Piers, docks, walkways, parking areas, piping and more were ripped up, smashed, sunken and devastated with piles of metal, bricks, wood, trees, bushes, trash and more scattered about in sad and unrecognizable heaps.

Space View park along the Indian River lagoon in Titusville, FL offered a magnificent view of the iconic Vehicle Assembly Building and launches from Launch Complex 39A on NASA’s Kennedy Space Center until the piers and walkway were decimated by Hurricane Irma on Sept. 10/11, 2017. Credit: Ken Kremer/kenkremer.com

From a distance of several miles, the iconic VAB and the launch pads themselves did not seem to suffer obvious destruction – see my photos herein.

As of today over 500,000 customers across Florida remain without power, including tens of thousands in central Florida.

Numerous traffic lights in Titusville, Cape Canaveral, Cocoa Beach and Melbourne and other Brevard County and central Florida cities and communities are still not functioning today – creating all sorts of road traffic hazards!

Rotary Rover Front park along the Indian River lagoon in Titusville, FL was devastated by Hurricane Irma on Sept. 10/11, 2017. The serene coastal park had offered magnificent views of the iconic Vehicle Assembly Building and launches from Launch Complex 39A on NASA’s Kennedy Space Center. Credit: Ken Kremer/kenkremer.com

Damage assessment teams from NASA, ULA, SpaceX, the USAF and contractors are now carefully scrutinizing every aspect of the Space Coast launch pads and facilities to ensure successful liftoffs whenever they resume in a few weeks.

Virtually all traffic lights were not operating and businesses and gas stations were closed in the hours before and after Irma pummeled communities across the space coast and central Florida. There were very long lines at the first gas stations that did reopen on Monday and Tuesday.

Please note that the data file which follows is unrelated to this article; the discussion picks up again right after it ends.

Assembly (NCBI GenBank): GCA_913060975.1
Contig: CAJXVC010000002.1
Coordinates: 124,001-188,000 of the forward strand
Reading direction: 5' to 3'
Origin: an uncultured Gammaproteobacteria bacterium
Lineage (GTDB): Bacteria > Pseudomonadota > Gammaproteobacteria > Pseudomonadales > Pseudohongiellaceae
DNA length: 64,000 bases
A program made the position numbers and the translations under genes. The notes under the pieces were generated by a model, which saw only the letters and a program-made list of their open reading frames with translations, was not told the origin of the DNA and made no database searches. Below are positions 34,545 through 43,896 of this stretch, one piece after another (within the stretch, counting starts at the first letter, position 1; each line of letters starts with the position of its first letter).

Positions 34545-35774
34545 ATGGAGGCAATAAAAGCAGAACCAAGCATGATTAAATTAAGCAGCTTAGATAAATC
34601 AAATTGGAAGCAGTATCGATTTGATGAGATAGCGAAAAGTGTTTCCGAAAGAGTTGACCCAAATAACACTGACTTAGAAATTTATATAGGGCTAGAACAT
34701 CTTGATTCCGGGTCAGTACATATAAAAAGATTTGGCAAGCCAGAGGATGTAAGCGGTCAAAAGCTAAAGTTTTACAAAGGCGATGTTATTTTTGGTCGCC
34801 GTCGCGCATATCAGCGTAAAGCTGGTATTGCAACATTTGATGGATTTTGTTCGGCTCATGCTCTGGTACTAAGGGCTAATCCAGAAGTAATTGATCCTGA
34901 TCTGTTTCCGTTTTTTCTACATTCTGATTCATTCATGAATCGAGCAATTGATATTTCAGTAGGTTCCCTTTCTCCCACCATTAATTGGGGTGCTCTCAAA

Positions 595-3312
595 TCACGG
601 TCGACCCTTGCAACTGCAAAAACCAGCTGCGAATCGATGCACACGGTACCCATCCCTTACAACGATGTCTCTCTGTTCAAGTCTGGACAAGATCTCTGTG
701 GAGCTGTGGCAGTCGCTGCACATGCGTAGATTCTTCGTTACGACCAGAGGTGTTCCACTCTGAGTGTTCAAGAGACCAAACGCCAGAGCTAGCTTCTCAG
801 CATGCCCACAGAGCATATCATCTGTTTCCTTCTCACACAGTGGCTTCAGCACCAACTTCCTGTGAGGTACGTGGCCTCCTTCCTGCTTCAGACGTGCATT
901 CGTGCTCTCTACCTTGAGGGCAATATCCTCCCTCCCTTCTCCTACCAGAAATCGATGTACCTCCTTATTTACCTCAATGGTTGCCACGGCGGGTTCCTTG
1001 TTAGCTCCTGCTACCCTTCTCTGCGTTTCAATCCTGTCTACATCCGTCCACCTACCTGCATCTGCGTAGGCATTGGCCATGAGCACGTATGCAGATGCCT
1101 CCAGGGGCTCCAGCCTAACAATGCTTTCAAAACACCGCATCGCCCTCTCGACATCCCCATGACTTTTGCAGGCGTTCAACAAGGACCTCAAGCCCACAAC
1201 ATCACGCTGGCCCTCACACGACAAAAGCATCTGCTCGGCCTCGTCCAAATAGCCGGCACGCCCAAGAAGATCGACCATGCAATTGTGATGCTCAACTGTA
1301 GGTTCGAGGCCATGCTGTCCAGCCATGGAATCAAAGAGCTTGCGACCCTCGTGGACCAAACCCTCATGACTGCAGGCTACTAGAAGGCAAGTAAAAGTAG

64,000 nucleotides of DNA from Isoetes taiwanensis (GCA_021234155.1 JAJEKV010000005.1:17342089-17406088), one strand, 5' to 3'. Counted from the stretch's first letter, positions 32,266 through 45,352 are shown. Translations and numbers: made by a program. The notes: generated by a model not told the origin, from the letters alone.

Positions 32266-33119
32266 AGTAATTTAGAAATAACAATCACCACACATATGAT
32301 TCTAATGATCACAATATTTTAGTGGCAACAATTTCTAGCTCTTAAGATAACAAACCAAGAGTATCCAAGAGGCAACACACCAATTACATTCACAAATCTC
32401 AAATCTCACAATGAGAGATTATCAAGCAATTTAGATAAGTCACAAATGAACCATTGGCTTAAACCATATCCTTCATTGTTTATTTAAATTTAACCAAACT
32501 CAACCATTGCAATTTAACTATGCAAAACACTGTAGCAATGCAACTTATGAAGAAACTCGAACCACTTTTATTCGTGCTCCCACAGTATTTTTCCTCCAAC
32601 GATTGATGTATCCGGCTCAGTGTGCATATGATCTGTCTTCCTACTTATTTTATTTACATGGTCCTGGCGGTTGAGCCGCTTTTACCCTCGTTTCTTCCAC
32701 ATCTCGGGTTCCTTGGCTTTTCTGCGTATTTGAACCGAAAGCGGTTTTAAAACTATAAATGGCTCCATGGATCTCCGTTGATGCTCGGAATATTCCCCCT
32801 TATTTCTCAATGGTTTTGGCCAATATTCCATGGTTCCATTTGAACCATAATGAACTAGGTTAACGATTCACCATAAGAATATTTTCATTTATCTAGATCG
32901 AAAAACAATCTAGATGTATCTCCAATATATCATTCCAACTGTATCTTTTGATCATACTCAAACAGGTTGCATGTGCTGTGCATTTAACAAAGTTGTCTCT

NASA’s iconic Vehicle Assembly Building (VAB) and the Launch Control Center (left) were home to the ‘ride-out’ crew remaining on site at the Kennedy Space Center, FL during Hurricane Irma to monitor facilities as the storm passed by on Sept. 10/11. They survived intact in this post storm view taken from Playalinda Beach. Credit: Ken Kremer/kenkremer.com

KSC was closed and evacuated of all personnel during the storm, except for only a small ‘Ride-out’ team of roughly 130 or so KSC personnel based inside the Emergency Operations Center (EOC) inside the Launch Control Center. They remained on site to monitor spaceport facilities.

“I want to take this opportunity to thank—and commend—the Ride-out and Damage Assessment and Recovery Teams for the outstanding job they did watching over the Center in our absence and getting it ready for our return in the aftermath of Hurricane Irma,” Cabana added. “I also want to thank all of you for the outstanding job that you did in getting the Center ready for the hurricane. As a result of your efforts, the Center was well prepared for the storm.”